Anticoagulant After Implantation of Biological Aortic Valve Comparing With Aspirin

This study has been completed.
Sponsor:
Information provided by (Responsible Party):
Nikolaj B. Lilleoer, Rigshospitalet, Denmark
ClinicalTrials.gov Identifier:
NCT01452568
First received: September 22, 2009
Last updated: August 28, 2013
Last verified: August 2013
  Purpose

After implantation of a biological stentet aortic valve, it is recommented routine to give the patient anticoagulant therapy for 3 months according to international guidelines (1, 2).

The evidence for treatment with anticoagulant therapy for 3 months is weak we have found out that there exist no randomised investigations.

The recommendations are based on few, older, retrospective statements in small patient populations. Several centers in USA and in Europe have decided not to threat the patients with 3 months anticoagulant therapy, on regular routine, although these centres know that there is no documentation.

An increasing number of investigations predict that 3 months anticoagulant therapy with Warfarin to INR-level 2,0-3,0 is connected with more complications than earlier assumed In a recently published meta-analysis (8), they found higher rate of haemorrhagical com-plications, 7.2 per 100 patients/year and mortality because of bleeding on 1.3 per 100 pa-tients/year. The incidence of haemorrhagic complications was considerable higher in the first 3 months after beginning of anticoagulant therapy compared with the period 3 months up to 1 year.

Bleeding complications are more frequently in elderly patients, this means patients above 80 years of age and in this age it is expected that the anticoagulant therapy is more diffi-cult to control due to lower compliance. This is confirmed in an investigation of anticoagu-lant treatment (7). The only group with increased risk of haemorrhagic complications and increased mortality due to haemorrhagic complications was the group of patients older than 80 years.

The purpose of this investigation is to clarify if treatment with Aspirin 150 mg daily for 3 months can replace the conventional anticoagulant therapy for patients who receive a biological aortic valve prosthesis.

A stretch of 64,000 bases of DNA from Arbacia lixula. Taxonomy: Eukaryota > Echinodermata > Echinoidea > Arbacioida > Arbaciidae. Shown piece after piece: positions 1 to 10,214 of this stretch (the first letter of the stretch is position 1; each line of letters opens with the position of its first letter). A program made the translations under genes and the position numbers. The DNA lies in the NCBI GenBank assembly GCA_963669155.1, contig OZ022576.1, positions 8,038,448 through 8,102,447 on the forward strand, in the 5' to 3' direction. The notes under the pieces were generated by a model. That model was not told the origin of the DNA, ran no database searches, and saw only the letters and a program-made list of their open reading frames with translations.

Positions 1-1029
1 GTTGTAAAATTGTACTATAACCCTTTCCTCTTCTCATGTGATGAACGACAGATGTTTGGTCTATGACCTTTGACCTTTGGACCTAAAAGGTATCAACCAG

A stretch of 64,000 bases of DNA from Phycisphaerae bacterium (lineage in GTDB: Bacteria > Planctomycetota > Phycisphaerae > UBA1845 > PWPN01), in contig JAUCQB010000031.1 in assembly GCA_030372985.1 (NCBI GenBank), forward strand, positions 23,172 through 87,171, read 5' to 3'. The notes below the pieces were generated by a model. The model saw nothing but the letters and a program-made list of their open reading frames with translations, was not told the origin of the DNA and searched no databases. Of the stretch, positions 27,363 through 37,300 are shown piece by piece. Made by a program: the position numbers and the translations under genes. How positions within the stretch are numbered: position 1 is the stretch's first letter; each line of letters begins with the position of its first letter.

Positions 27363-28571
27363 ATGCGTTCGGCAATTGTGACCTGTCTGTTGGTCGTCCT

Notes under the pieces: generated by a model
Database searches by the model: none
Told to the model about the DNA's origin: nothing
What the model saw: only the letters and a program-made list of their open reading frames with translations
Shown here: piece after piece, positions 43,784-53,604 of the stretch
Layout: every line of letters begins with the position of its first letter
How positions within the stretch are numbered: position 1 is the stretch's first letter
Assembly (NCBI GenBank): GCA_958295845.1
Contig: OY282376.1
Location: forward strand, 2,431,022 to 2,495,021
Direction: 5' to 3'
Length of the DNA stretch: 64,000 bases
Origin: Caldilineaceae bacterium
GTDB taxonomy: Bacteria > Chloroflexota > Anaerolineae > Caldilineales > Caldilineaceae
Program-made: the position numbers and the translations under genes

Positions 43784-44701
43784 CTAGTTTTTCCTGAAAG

Condition Intervention Phase
Thromboembolism
Bleeding
Drug: Aspirin
Drug: Warfarin
Phase 4

Study Type: Interventional
Study Design: Allocation: Randomized
Endpoint Classification: Efficacy Study
Intervention Model: Parallel Assignment
Masking: Open Label
Primary Purpose: Treatment
Official Title: Can Anticoagulant Therapy After Implantation of Biological Aortic Valve be Replaced by Treatment With Aspirin for Three Months ? A Prospective, Randomised Study

Resource links provided by NLM:


Further study details as provided by Rigshospitalet, Denmark:

Primary Outcome Measures:
  • Haemorrhagic complications due to anticoagulant therapy and treatment with Aspirin [ Time Frame: 2006 - 2011 (5 years) ] [ Designated as safety issue: Yes ]
  • Thromboembolic complications due to anticoagulant therapy and treatment with Aspirin [ Time Frame: 2006-2011 (5 years) ] [ Designated as safety issue: Yes ]

Secondary Outcome Measures:
  • Echocardiographic findings before surgery, before discharge and 3 months after implantation [ Time Frame: 2006 - 2011 (5 years) ] [ Designated as safety issue: No ]
  • Registration of surgical data and postoperative complications [ Time Frame: 2006-2011 (5 years) ] [ Designated as safety issue: No ]

Enrollment: 370
Study Start Date: June 2005
Study Completion Date: March 2012
Primary Completion Date: March 2012 (Final data collection date for primary outcome measure)
Arms Assigned Interventions
Experimental: Aspirin
Aspirin 150mg daily, starting day 1 after surgery, for three months.